Here in the UK, we had Chris Huhne (the minister in charge of pseudoscientific claptrap) on the BBC’s “Today” programme this morning. Sad, sad, sad. From the way he was banging on about ways in which we can – will – be forced to “save the planet”, starting with vaulting energy prices in our chilly little country, it was obvious that he, or his advisors, have learned nothing from the last few years’ (real) science. Anyone who thought that a change of government would change anything to do with AGW should be pretty well disabused of the notion after hearing the pathetic Huhne.

    Oh, well, we should get a white Christmas this year, if Piers is even half as right as he generally is. Season’s greetings, and a good 2011, to all WUWT readers, commenters, and of course to the “staff”.

  31. Classic cognitive dissonance. The Warmist cult, having enjoyed so much power and influence for so long is now losing that power and influence. Former cult members are defecting left and right, and public opinion is going increasingly against them. So, they latch onto the one thing that always worked in the past, what they like to call “communication”, and try to think how that “communication” has failed, and what they need to do to shore it back up. Talk about irrationality and confirmation bias. Craven’s statement that there are so few Republican scientists because Republicans are irrational” is unbelievably absurd, and classic projection.

  32. “Question with boldness even the existence of a god; because, if there be one, he must more approve the homage of reason, than that of blindfolded fear.”
    Thomas Jefferson

  33. Great report, Steve.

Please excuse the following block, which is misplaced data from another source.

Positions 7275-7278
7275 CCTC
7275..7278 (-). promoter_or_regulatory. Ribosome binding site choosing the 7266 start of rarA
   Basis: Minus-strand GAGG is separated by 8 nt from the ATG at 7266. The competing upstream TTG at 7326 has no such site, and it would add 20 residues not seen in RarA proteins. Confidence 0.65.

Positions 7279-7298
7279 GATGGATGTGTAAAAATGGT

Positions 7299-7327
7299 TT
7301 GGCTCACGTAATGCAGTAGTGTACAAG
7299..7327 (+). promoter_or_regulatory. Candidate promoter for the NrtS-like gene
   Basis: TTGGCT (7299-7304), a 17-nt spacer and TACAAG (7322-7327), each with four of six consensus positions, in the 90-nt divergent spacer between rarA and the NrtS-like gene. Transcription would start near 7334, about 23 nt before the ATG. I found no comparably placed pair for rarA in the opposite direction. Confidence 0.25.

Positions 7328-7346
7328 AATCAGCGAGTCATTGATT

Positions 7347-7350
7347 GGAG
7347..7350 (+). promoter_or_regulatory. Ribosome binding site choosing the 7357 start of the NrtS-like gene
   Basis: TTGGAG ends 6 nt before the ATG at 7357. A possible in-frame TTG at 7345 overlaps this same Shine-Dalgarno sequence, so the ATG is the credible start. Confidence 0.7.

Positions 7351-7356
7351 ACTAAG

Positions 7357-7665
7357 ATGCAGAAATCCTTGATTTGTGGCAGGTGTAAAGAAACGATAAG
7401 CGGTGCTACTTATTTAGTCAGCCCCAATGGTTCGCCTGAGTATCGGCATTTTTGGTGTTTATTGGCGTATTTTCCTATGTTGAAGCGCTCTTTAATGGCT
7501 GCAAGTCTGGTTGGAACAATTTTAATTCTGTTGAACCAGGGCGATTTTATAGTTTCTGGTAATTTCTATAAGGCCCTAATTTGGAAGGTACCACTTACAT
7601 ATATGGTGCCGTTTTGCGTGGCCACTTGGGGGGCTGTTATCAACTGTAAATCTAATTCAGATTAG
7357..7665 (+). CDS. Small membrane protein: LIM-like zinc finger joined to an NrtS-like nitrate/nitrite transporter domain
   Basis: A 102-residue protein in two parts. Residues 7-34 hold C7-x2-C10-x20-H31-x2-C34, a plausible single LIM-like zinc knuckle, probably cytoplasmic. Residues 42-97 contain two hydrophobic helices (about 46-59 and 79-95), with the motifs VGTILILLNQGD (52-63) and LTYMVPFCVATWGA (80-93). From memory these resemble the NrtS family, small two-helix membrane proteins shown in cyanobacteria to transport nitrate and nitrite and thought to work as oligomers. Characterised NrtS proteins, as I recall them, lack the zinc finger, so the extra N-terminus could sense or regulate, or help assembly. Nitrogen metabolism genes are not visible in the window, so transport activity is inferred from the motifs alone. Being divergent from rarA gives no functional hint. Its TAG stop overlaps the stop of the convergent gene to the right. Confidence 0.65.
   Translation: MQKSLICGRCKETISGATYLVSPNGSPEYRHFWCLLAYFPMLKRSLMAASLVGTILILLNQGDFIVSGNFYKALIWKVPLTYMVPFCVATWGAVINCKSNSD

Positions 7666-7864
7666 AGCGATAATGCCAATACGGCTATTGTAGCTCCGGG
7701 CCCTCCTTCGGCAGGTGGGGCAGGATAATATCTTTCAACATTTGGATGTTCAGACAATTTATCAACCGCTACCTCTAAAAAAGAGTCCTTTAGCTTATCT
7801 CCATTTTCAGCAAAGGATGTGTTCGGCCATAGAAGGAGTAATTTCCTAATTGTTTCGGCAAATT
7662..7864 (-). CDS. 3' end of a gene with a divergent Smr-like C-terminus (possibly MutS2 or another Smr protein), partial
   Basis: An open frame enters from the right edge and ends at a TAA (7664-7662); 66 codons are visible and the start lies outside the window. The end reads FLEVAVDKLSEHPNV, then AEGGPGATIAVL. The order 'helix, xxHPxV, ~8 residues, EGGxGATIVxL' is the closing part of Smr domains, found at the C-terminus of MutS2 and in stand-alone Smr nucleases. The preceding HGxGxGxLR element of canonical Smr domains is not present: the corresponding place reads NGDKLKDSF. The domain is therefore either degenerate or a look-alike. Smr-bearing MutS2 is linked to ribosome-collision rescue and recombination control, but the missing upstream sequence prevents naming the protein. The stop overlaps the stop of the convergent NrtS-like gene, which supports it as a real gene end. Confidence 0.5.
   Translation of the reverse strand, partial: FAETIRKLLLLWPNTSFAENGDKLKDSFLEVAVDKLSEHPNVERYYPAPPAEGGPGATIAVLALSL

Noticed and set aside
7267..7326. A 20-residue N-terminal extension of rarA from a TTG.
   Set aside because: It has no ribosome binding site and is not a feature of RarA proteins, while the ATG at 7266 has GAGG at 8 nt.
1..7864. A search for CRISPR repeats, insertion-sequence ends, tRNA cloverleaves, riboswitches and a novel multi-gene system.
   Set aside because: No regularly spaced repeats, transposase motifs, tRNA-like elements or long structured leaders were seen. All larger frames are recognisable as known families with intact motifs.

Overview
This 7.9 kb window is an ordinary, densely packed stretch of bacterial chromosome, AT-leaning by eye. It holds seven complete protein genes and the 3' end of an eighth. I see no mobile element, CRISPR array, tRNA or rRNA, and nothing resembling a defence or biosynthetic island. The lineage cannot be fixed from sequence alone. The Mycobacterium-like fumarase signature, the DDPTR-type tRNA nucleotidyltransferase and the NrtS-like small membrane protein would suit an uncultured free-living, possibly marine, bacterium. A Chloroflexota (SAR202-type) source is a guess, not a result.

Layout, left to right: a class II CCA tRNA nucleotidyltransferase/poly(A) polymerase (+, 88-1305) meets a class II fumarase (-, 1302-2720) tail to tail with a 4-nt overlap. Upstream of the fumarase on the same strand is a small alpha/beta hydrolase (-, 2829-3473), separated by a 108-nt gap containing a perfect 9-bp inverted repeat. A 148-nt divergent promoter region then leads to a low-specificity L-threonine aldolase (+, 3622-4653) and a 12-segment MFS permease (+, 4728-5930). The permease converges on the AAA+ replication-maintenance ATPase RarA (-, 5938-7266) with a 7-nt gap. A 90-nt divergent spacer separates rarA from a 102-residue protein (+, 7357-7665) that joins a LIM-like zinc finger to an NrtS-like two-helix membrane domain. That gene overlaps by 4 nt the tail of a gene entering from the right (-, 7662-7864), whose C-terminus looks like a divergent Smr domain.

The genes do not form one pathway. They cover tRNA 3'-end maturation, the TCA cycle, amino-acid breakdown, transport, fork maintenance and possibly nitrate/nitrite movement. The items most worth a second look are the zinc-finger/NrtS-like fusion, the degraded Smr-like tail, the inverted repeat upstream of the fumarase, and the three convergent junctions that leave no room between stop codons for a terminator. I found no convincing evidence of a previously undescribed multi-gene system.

“You do not convince Republicans by calling them irrational. You do not assume that an audience at AGU is full of Liberals.”

    And you DON’T convince the next Congress to continue your Climate Ca$h funding by bashing them.

  34. “Say what you feel, not what you can prove. ”

    Hoe. Lee. S#!^. Seriosuly? You must be kidding me. THIS is what science is becoming? I weep for my children….

  35. Great piece but what is there not to understand?
    You’ re watching the process where science is transformed into a political tool of one party and it’s not the Republicans.

    We’re going full steam ahead building the green dream society where fantasy science and looney know nothing nuts plan to end our civilization, our freedom and our futures in the name of our children and the survival of the planet.

    In this world cold is caused by heat and human kind is always responsible.
    Sane people are stamped mad, profit is a dirty word, capitalism eradicated and every person who speaks out against the new doctrine is called a denier.

    This new idiocracy of course is noting more but yet another attempt to shackle humanity under socialist rule and like all previous regimes it will fail.

    But the price, the price to pay will be of epic proportions.

    So we better stop it before the green boots start marching.

  36. “Due to Mr. Mosher being pressed for time, this article was edited from raw form by Anthony Watts, correcting spelling, formatting, punctuation, and adding relevant links. No other changes were made. “

    I thought it scanned a lot better than Mosh’s usual efforts – well done Anthony.

    Just kidding Mosh, a nice laconic, well written piece which gave me a genuine smile.

    Thanks.